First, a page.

The cover of Heap House, written and illustrated by Edward Carey
I’ve always been fascinated by the declarations in Victorian advertisements, from the Carbolic Smoke Ball that cures everything from snoring to ‘throat deafness’, to a medicine called Judson’s Hygiene, a combined and effective Disinfectant! Antiseptic!! And Deodoriser!!!
So many of them boast of strange objects that have disappeared today and so many are about health, in some way battling the great FILTH of London. Reading these advertisements, you feel you’re reading alongside Victorian people and have a hint of what their lives were like. The Victorians so loved THINGS, they were obsessed with objects, they crowded their homes (the middle class that is) with so many THINGS and so many of those things were gloomy and cumbersome and forbidding to more modern tastes. There’s a wonderful heaviness about all that clutter. And it always felt to me as if so many of those Victorian objects in so many Victorian homes were breathing too, that they had little lives of their own. That, and the fact that distant relatives of mine went by the unlikely name of Iremonger, and reading Henry Mayhew’s extraordinary London Labour and the London Poor, really made we want to write a book about a large and grim Victorian family who thrived and were made very wealthy by all the rubbish made by Victorian London, by all the broken and unwanted things.
Edward Carey's illustration for Heap House
I wanted each member of this family to have certain objects that they kept with them always, that they were given at birth by the family’s deeply despising grandmother. This matriarch hands out to one poor infant nothing more than a pencil shaving, to another a toothpick, to yet another a diamond tie pin. These objects in some cases describe the characters, in others defy them, or even in some cases bully them.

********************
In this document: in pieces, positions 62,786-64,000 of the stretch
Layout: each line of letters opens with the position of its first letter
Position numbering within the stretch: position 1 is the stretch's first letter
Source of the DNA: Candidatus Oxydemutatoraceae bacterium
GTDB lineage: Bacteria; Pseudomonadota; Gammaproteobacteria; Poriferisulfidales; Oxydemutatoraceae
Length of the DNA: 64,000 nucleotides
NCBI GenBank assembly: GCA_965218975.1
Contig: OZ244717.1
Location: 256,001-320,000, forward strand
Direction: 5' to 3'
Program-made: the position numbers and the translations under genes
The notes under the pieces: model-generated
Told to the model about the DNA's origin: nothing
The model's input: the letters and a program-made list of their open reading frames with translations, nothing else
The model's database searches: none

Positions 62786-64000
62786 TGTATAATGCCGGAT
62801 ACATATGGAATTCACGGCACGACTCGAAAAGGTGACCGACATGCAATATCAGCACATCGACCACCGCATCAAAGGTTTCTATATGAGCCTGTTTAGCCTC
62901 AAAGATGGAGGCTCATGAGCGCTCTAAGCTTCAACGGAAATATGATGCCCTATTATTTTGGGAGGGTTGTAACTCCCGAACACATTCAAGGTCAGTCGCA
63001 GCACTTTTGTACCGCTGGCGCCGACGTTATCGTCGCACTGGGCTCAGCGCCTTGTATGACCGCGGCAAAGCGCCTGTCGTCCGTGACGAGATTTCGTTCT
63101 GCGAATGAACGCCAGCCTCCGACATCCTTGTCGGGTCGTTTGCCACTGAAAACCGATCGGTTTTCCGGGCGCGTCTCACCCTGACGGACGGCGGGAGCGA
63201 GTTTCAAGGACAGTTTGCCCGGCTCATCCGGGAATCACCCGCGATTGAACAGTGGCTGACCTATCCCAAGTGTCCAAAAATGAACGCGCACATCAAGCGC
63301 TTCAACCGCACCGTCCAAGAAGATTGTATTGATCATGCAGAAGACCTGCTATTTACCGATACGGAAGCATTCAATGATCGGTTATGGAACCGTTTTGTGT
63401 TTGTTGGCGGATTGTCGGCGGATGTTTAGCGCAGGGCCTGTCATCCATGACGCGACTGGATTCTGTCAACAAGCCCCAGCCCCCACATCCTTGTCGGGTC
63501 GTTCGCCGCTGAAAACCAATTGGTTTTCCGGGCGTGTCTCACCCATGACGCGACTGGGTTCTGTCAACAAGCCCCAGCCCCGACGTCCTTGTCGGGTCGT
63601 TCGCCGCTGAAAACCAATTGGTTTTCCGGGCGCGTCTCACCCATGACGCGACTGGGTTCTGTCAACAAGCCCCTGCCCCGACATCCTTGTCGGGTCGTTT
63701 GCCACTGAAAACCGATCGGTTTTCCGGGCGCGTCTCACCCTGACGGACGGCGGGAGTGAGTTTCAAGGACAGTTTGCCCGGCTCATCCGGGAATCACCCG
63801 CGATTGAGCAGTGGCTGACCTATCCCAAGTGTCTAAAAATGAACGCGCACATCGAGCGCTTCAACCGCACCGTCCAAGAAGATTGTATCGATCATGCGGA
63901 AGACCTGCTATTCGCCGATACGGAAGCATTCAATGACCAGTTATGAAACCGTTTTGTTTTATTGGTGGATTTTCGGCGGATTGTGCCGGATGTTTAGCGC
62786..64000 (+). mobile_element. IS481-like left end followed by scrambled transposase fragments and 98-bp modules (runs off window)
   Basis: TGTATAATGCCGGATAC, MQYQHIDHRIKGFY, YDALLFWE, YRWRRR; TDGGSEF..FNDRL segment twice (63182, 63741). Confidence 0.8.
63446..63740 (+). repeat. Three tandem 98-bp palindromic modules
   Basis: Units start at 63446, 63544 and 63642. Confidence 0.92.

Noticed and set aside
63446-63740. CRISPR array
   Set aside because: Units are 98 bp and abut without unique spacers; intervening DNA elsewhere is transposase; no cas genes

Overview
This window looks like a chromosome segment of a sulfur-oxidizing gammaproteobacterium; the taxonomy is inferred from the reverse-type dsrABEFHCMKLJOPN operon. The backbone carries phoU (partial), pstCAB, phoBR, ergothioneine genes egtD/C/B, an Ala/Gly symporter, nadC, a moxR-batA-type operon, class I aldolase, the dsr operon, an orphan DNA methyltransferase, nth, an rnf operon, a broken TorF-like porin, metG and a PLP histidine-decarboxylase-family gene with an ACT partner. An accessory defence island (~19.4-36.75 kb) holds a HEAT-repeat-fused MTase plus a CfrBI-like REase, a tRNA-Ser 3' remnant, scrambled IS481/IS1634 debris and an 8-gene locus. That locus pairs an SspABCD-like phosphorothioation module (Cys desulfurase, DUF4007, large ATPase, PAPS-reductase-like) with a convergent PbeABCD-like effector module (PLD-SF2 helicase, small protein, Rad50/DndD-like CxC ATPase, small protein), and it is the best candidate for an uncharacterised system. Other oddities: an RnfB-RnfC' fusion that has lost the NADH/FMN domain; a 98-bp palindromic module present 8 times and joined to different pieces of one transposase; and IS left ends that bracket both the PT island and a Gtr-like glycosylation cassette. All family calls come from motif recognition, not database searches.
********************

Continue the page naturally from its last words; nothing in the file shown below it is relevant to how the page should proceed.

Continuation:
Here are a few ~
Pinalippy Iremonger and her doily (I’ve always hated doilies, I find them enraging), so I gave this rather displeasing young lady one.
Some object are very common place, Mary Staggs and her wooden toothpick.
Or, the heroine of the novel, Lucy Pennant with a box of matches.
But some objects threaten, here’s Uncle Idwid Iremonger and his Nose Tongs.
And some are just rather unpleasant. Here’s Umbitt Iremonger and his personal cuspidor (for him to spit into, only his own spit mind, this is no communal spittoon).
The hero of the book is called Clod Iremonger and he holds, mournfully, a universal bath plug which he thinks he hears whispering to him. The bathplug only ever says its name, it says, according to Clod, that it’s called James Henry Hayward.
In the Foundling Museum in London it is possible to see some of the objects left by mothers when they relinquished their new born child. These objects left asmementos, were all that the child could have known of their family (and I believe the Foundling hospital stored them very carefully but never gave them to the child) they include: a thimble, a label with the single word GIN, a button. They have about them the weight of a soul, they are truly heartbreaking. It is almost as if those unhappy mothers had tried to pour all love into those objects, to store it there, so that in some impossible fairy-‐tale ending the love and the relationship between parent and child might suddenly burst out from it like the Jinni from the lamp. Of course they never did, but those objects still speak to us, still move us.
EDWARD CAREY is a novelist, visual artist, and playwright. His debut novel, Observatory Mansions was sold in 14 countries and was described by John Fowles as 'proving the potential brilliance of the novel form.'
The somewhat more lowly VV simply says of Heap House: 'I was entranced by the gothic lure of this novel. It reminded me of Philip Pullman, of Dickens, and of Vivan Stanshall's wonderful Sir Henry at Rawlinson End. Edward Carey has created one of literature's most dysfunctional families.' Please see his brilliant website for more amusement and inspiration.